Now that you’ve spent time on your personal profile, now think about making connections with others. When you make a connection, make it personal. Talk about them – not you.
One artist shared her favorite connection request “of all time”.
“I got an invitation from someone who told me she had loved a particular magazine article, which she named, because it had such beautiful illustrations, citing three reasons why these really resonated with her. She said she had recognized my style in my logo on LinkedIn, and wanted to connect with me so she could keep up with my work.
“I was particularly proud of those illustrations and flattered that she recognized my style from my logo. That was the most pleasing invitation I ever had.”
The person sending the invitation followed the Golden Rule of making it all about the person she was seeking to connect with – from an informed standpoint.
What sixty-three per cent of LinkedIn members don’t respond to is the standard, default invitation, unedited:
That message is about as warm and inviting as a handshake from a wet fish!
Before you send an invite, make sure you can personalize the message. If you have not met the person in person at a networking lunch or through a co-worker, try to use these tips:
• Review the person’s profile and see what groups they are members of on LinkedIn. Do you share the same interests?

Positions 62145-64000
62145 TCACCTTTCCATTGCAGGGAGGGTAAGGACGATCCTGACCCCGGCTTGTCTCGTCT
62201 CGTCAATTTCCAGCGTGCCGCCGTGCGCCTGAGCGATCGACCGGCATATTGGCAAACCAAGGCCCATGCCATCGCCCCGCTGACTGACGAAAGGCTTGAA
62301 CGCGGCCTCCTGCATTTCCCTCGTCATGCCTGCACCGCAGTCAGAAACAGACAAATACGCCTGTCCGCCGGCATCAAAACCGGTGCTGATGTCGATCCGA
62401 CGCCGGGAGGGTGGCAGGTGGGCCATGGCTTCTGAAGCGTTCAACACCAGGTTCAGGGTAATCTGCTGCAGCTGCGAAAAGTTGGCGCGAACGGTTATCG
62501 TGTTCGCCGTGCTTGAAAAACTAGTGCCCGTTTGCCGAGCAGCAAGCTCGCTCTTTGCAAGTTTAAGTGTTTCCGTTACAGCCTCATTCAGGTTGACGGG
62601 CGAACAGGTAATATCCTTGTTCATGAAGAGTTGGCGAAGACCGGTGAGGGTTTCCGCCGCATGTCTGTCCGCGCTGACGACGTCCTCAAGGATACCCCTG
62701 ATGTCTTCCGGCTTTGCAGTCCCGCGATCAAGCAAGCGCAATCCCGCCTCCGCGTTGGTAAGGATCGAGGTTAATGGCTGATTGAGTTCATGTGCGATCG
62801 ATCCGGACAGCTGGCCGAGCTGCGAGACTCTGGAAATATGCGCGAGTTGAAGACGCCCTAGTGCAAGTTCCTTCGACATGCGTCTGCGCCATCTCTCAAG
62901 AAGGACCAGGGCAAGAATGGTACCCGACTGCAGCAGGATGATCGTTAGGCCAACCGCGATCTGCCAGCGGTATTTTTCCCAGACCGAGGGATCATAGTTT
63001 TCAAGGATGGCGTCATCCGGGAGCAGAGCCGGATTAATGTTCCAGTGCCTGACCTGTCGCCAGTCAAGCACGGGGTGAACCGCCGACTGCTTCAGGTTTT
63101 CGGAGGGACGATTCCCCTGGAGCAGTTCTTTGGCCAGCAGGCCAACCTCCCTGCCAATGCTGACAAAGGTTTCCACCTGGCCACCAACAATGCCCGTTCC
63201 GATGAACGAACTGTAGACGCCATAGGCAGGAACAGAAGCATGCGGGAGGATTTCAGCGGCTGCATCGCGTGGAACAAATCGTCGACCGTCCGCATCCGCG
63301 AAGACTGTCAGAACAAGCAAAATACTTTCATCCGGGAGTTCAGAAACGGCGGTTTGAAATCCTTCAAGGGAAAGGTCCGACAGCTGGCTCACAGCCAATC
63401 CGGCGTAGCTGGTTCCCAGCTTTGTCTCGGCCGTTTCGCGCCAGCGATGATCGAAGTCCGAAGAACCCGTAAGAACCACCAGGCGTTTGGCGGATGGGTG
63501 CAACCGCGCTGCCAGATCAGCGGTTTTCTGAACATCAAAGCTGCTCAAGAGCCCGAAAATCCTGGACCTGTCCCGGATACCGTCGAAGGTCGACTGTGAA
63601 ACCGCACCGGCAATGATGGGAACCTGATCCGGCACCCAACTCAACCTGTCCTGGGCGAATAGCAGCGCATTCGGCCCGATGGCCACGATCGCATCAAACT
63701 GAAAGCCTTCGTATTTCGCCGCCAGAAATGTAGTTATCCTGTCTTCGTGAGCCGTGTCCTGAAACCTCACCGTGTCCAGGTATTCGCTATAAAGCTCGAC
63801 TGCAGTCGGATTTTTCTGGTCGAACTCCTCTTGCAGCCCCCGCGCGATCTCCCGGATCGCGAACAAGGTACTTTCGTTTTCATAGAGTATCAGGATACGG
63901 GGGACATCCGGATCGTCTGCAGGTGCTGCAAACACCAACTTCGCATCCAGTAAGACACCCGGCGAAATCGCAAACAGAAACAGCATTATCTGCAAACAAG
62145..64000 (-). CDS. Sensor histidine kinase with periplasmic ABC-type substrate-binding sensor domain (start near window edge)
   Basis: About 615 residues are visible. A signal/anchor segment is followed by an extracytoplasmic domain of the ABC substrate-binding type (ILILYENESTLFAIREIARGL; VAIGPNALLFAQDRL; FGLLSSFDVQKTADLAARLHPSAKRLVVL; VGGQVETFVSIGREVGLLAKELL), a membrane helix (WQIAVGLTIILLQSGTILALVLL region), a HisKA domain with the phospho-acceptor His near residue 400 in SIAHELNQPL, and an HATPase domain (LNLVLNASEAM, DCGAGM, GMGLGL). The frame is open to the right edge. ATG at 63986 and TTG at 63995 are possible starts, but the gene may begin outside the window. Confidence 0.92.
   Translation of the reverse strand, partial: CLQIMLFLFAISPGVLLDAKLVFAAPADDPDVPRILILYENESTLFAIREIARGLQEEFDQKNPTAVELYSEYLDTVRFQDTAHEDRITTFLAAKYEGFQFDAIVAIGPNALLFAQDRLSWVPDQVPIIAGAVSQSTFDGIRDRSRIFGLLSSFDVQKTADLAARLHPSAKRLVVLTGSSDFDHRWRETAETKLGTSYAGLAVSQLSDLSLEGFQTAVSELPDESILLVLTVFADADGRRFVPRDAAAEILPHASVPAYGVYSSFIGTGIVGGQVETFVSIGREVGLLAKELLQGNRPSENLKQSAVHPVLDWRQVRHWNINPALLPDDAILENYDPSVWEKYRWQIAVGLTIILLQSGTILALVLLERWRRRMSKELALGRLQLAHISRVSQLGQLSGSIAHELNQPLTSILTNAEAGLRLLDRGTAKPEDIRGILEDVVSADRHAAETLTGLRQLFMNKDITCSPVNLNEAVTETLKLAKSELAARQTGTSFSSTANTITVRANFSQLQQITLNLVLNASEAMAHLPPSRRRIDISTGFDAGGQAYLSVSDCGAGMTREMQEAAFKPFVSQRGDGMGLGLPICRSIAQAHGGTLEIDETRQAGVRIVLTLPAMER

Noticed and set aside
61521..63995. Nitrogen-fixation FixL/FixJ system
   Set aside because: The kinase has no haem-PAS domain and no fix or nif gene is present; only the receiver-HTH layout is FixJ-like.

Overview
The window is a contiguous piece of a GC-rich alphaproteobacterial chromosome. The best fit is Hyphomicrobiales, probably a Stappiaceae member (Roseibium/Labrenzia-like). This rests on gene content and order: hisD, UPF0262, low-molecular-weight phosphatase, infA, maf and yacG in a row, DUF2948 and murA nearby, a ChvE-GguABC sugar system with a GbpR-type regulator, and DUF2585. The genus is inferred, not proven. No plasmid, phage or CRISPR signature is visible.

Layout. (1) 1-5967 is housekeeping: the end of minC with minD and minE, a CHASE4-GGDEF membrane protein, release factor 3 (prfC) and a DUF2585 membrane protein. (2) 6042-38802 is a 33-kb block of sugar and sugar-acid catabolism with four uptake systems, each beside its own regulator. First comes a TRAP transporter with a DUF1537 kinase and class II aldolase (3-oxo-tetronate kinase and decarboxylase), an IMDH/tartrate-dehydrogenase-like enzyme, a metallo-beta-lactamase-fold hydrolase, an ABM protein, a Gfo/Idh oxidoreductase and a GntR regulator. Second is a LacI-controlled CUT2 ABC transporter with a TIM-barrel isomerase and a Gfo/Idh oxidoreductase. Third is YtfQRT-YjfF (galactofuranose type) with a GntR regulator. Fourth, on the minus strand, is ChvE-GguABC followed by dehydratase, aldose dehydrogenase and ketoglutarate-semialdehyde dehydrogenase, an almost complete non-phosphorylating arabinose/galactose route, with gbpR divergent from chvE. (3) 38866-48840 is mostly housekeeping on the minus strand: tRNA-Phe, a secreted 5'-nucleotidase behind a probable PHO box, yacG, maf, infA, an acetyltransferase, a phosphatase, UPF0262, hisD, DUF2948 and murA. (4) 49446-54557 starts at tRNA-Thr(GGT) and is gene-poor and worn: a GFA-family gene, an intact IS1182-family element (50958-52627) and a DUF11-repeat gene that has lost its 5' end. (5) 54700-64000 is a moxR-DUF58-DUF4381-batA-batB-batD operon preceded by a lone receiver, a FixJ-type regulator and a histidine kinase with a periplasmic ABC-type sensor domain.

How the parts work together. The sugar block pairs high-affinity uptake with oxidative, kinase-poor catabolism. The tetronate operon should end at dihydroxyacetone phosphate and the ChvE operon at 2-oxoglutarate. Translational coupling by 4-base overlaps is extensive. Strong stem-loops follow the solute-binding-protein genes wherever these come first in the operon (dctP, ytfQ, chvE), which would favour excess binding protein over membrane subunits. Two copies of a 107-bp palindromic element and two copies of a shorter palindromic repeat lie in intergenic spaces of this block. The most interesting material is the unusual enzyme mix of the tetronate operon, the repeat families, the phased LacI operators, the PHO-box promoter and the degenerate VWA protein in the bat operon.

• Become a member of one of their groups ONLY if it is relevant to you. Group owners and other members can see your profession and can spot a fake.
• When you want to connect with that person again, an option will come up that you can select to explain that you are members of the same group.
• OR you can use the group to send a message to the person explaining why you would like to connect.
Once you have sent your invitation, LinkedIn will obligingly present you with a page full of headers under the excuse of “People You May Know.” You can scroll through these forever, looking for people to connect with. Don’t base this simply on who you know. In fact, there may be people you know whom you choose not to connect with.
The question you should be asking yourself, when picking and choosing, is: “Who would I hang out with and talk to at a local networking lunch or industry conference without even noticing the time pass by?” In other words, who would you have things in common with? Who would you easily find subjects to discuss – enthusiastically.
Those are the people you need to connect with.